When offering a plate with different foods on it for your baby to try, it is harder to keep track of what food on that plate may or may not have sparked an allergic reaction. However, it is also a great way to ease in the top allergen foods to your child’s diet slowly in order to monitor any reaction. This could be done by offering full-fat yogurt, peanut powders to meals, fish/shellfish cooked into small bite sized fritters, and much more. Offering the top allergenic foods in slowly and not all at the same time makes it easier to see if there is any reaction, as well as reduce the chance of going into anaphylactic shock.
Common Challenges and How to Overcome Them:
While baby-led weaning offers numerous advantages, it’s not without its challenges. Here are two common challenges we often hear from parents:
Risk of Choking
Leaving your baby with something to put in their mouth on their own can be a scary thought because of the potential of choking. To help ease your mind, research shows that when done safely, baby led weaning does not cause more choking than traditional spoon-feeding.
It is important to pay attention to the foods you are serving to your baby in order to help prevent any choking from happening. Curious about how to create a safe eating environment while implementing baby led weaning? We go into this and more in our Back to the Basics with BLW: A Stress Free Guide.
Insufficient Nutrient Intake
Parents often worry about their baby’s nutritional intake, especially if they’re not consuming much food in the beginning. Remember that breast milk or formula remains their primary source of nutrition during the early stages of baby-led weaning. Offer a variety of foods and be patient as your baby learns to navigate this new culinary world.
Iron deficiency can be a concern to any new parent for their little one as a baby’s iron stores begin to diminish around 6 months of age. For those who are baby led weaning, monitoring what your baby likes and dislikes can help you offer him/her the iron-rich foods he/she likes to prevent any risk.
Foods rich in iron for baby:
- Tuna, mackerel, sardines
- Chicken and turkey
- Lentils, beans, tofu, edamame
- Iron fortified oats or baby cereal
Key Takeaways to Getting Started with Baby Led Weaning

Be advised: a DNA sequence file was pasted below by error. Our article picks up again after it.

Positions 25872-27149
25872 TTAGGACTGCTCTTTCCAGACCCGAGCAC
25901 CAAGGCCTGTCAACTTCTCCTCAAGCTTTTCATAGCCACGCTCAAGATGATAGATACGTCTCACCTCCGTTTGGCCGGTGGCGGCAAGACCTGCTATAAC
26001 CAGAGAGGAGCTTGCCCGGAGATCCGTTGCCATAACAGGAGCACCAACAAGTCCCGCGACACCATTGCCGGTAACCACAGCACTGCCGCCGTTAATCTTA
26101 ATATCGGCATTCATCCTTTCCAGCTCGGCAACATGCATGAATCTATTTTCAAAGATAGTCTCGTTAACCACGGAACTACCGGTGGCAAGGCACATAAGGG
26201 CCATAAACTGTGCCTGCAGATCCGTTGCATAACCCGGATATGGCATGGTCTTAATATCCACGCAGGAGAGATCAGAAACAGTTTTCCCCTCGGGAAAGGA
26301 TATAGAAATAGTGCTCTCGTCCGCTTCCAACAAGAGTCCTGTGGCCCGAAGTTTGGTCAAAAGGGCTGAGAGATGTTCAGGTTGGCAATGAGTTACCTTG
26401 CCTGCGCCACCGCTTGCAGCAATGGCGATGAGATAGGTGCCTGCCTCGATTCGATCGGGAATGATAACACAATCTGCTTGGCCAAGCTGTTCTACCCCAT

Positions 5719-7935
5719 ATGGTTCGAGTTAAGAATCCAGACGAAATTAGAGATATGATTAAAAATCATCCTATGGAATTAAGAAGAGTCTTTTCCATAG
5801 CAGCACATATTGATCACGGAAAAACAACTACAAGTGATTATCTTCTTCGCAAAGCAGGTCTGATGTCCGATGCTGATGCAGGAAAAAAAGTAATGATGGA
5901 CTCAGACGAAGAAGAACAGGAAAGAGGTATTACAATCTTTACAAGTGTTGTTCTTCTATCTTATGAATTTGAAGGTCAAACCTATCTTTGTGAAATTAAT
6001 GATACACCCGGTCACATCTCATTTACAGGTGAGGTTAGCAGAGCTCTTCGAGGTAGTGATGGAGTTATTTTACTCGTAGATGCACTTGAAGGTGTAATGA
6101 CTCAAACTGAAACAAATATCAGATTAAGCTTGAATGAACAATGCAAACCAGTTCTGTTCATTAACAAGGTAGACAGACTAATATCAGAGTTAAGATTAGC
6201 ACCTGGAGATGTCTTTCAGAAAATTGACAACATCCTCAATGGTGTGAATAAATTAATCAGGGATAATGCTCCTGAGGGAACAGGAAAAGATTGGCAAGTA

As you embark on the exciting adventure of baby-led weaning, keep these key takeaways in your back pocket to ensure a smooth and enjoyable journey:
- Remember, it’s all about letting your baby explore and engage with food at their own pace, fostering independence, fine motor skills, and a positive relationship with meals.
- Be patient – messes will happen, and that’s perfectly okay.
- Embrace the joy of witnessing your little one discover new flavors, textures, and the sheer delight of self-feeding.
- Stay attuned to your baby’s cues, offering a variety of nutritious options while keeping an eye out for any signs of allergies or sensitivities.
- And most importantly, relish in the precious moments shared around the dining table, as you nourish not just their growing bodies, but their curious hearts and adventurous spirits.
Cheers to a journey filled with yumminess, giggles, and memorable mealtime milestones!
Get started today!
Ready to get started with baby led weaning? Check out 6 of our Quick and Easy Baby Led Weaning Breakfasts from Registered Dietitians to start you baby led weaning journey today.
Are you looking to become even more confident with getting started with baby led weaning? Be sure to check out our Back to the Basics with Baby Led Weaning Bundle, your stress-free guide to baby led weaning.
Here is what’s inside:
- How to Know When Baby is Ready
- Gagging vs Choking
- 6 Steps to Success
- The Do’s and Don’ts of Baby Led Weaning
- Foods to Modify or Avoid
- 14 Starter Foods
- Baby’s First Foods Shopping List, and more!
- BONUS: Guide to Introducing Allergens
- BONUS: First Four Weeks Meal Plan
- BONUS: Sample Schedules for 6 – 12 months
- BONUS: 4 Go To Recipes for Baby Led Weaning + 1st Birthday Smash Cake
“Getting Started with Baby Led Weaning” is written by Kathryn Pare and reviewed/edited by Jamie Adams, MS RD LDN. Kathryn is a recent graduate of Montclair State University and holds a Master’s degree in Nutrition and Food Sciences. She is currently a dietetic intern at NewYork-Presbyterian Hospital, where she will explore her passion for helping children grow up while pursuing a healthy lifestyle.”